On February 21, 2022, RTÜK (Radio and Television Supreme Council) announced that news websites such as Voice of America, Deutsche Welle (DW), and EuroNews Turkey (“tr.euronews.com”) had the option to apply for an on-demand broadcasting service (“INTERNETIBYH”) license under Article 10 of the Regulation. Under Article 10 of the Regulation, these news websites, Deutsche Welle (DW) and EuroNews Turkey (“tr.euronews.com”), were informed that they could seek a broadcasting license for on-demand broadcasting services on the internet. It was stated that if these websites did not comply with this call, RTÜK reserved the right to request the removal of content and/or the blocking of access through a criminal court of peace within 72 hours, in accordance with Article 29/A.(5)
While the EuroNews Turkish website complied with RTÜK’s demands, Voice of America and DW did not apply for a license on the grounds that their broadcasts were not covered by the law, and access to these websites was blocked by the Ankara 1st Criminal Judge of Peace on 30.06.2022. Subsequently, Voice of America continued its Turkish broadcasts under a new domain name, but as mentioned above, access to this broadcast was also blocked.
Voice of America and DW Turkish primarily focus on written news and do not offer live broadcasts. However, they do archive certain news content in video format. RTÜK asserts that such categorized video news falls under the category of on-demand broadcasting. Nevertheless, when we typically think of on-demand broadcasting services, platforms like Netflix, Amazon, BluTv, Disney+, Mubi, and Spotify come to mind. These platforms provide catalogs of content that users can watch at their convenience, based on their preferences.
The Turkish editions of Voice of America and DW do not differ significantly from other online news websites. Internet news websites were brought under the purview of the Press Law through amendments introduced by Law No. 7148 in 2022. Consequently, it is now possible to regulate internet news websites under both Law No. 5651 and the Press Law.
The Constitution explicitly safeguards freedom of the press, as outlined in Article 28, which stipulates that establishing a printing house cannot be made conditional upon obtaining a license or depositing a financial guarantee. It is evident that requiring a license to establish an internet news website contradicts this constitutional provision. Such a licensing requirement for news websites could undermine an independent press. However, the decision to block access to the Voice of America website does not appear to address this constitutional concern.
Furthermore, in the most recent decision, the judge not only ordered access to be blocked but also directed the removal of the publications from the website’s content. This action has resulted in the complete destruction of thousands of news items with archival value.
* Ali Rıza Çoban – Constitutional Lawyer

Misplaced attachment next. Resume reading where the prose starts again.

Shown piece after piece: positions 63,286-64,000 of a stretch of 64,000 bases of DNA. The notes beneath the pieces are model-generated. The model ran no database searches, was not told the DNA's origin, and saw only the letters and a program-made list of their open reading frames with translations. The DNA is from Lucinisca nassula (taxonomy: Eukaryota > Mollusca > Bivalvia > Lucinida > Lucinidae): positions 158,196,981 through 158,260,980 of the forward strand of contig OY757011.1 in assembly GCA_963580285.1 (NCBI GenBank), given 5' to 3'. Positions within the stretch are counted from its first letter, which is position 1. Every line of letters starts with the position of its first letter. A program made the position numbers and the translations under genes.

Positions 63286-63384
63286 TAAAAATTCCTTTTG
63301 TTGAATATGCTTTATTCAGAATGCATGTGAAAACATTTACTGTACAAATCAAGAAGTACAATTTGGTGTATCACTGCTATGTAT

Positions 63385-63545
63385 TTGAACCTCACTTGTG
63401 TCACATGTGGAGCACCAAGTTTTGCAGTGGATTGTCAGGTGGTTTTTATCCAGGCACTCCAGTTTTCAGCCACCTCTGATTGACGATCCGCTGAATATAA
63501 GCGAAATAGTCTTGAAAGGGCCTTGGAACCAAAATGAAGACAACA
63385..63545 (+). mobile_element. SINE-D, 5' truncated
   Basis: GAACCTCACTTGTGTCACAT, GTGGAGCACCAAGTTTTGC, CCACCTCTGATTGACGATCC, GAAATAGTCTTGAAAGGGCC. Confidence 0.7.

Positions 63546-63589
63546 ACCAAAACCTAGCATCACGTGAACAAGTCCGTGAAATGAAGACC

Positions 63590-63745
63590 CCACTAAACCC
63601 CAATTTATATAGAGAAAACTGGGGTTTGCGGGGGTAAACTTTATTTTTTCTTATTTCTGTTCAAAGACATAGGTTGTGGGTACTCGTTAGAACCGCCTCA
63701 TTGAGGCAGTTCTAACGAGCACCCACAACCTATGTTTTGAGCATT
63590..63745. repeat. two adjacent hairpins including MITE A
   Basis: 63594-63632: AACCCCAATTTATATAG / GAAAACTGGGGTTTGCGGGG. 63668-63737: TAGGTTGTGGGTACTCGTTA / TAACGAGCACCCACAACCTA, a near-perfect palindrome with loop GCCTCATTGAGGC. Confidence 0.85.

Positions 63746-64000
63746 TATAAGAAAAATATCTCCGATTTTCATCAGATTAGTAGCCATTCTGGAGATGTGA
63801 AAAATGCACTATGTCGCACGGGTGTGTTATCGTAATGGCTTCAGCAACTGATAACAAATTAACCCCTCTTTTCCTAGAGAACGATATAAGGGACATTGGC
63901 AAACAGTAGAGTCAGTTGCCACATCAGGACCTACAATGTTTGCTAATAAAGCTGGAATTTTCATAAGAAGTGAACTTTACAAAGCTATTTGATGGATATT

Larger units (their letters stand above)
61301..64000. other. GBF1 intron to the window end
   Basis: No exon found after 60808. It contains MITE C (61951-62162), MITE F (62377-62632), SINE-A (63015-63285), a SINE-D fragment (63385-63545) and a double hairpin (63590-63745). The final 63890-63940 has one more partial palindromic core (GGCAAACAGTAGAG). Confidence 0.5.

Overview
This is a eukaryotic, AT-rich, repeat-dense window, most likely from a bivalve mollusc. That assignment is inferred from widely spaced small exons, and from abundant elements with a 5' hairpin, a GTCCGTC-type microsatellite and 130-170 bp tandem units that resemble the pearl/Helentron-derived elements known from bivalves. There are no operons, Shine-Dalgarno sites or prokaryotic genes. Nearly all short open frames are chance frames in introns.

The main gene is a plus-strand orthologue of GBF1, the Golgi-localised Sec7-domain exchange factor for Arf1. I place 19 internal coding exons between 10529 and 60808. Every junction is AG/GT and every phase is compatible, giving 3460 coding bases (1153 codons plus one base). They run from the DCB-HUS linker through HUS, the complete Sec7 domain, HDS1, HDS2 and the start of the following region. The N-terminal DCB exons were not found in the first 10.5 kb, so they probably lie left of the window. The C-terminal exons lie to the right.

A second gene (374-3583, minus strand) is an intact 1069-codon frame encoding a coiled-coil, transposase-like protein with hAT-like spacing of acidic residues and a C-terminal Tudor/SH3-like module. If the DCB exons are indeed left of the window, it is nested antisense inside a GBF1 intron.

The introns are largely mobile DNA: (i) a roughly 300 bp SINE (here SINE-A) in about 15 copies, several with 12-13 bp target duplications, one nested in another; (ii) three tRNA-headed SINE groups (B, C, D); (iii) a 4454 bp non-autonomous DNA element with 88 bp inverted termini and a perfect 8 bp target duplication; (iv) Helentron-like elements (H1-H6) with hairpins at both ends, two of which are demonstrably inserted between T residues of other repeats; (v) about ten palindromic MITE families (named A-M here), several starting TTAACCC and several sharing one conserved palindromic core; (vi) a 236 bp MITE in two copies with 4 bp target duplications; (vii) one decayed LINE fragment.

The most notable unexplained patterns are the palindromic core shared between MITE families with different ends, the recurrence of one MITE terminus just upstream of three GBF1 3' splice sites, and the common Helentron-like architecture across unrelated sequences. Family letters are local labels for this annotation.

Medium-Term Program and Economic Bureaucracy
On September 6, 2023, Vice President Cevdet Yılmaz unveiled the medium-term program, a three-year economic plan spanning from 2024 to 2026.(6) This program encompasses projections for both the Turkish and global economies, along with macroeconomic objectives. Regrettably, the program document itself is available only in Turkish and can be accessed in the provided footnote file for more details.
There are two notable points worth emphasizing regarding the influence of democratic institutions on the economy. Firstly, it’s worth noting that this program was not officially announced by the Ministry of Treasury and Finance, even though it was stated to have been prepared by the ministry. Instead, it is exclusively accessible on the website of the Strategy and Budget Directorate of the Republic of Turkey. Furthermore, it is Vice President Cevdet Yılmaz, not the Minister of Treasury and Finance Mehmet Şimşek, who presented the program. This situation underscores the role of the Presidency of Strategy and Budget as a coordinating body and highlights that ministries have taken a backseat compared to the presidencies and boards under the Presidency.
This further reinforces the notion that ministries, while remaining important entities, have less influence when it comes to setting the strategic direction within the government and primarily operate in an executive capacity. Unfortunately, this may diminish the perceived institutional power of the Ministry, which may not accurately reflect its actual authority and capabilities.
Secondly, it’s crucial to reflect on a significant issue that Turkey has experienced previously, shedding light on how institutional capacities and foresight may be diminishing. Turkey had announced three-year economic programs for the years 2022-2024(7) on September 5, 2021, and for 2023-2025(8) on September 4, 2022. In other words, new three-year programs were consecutively introduced in 2021, 2022, and 2023. This means that under the leadership of President Recep Tayyip Erdoğan, there are now three different economic programs for 2024, all of which are in contradiction with each other.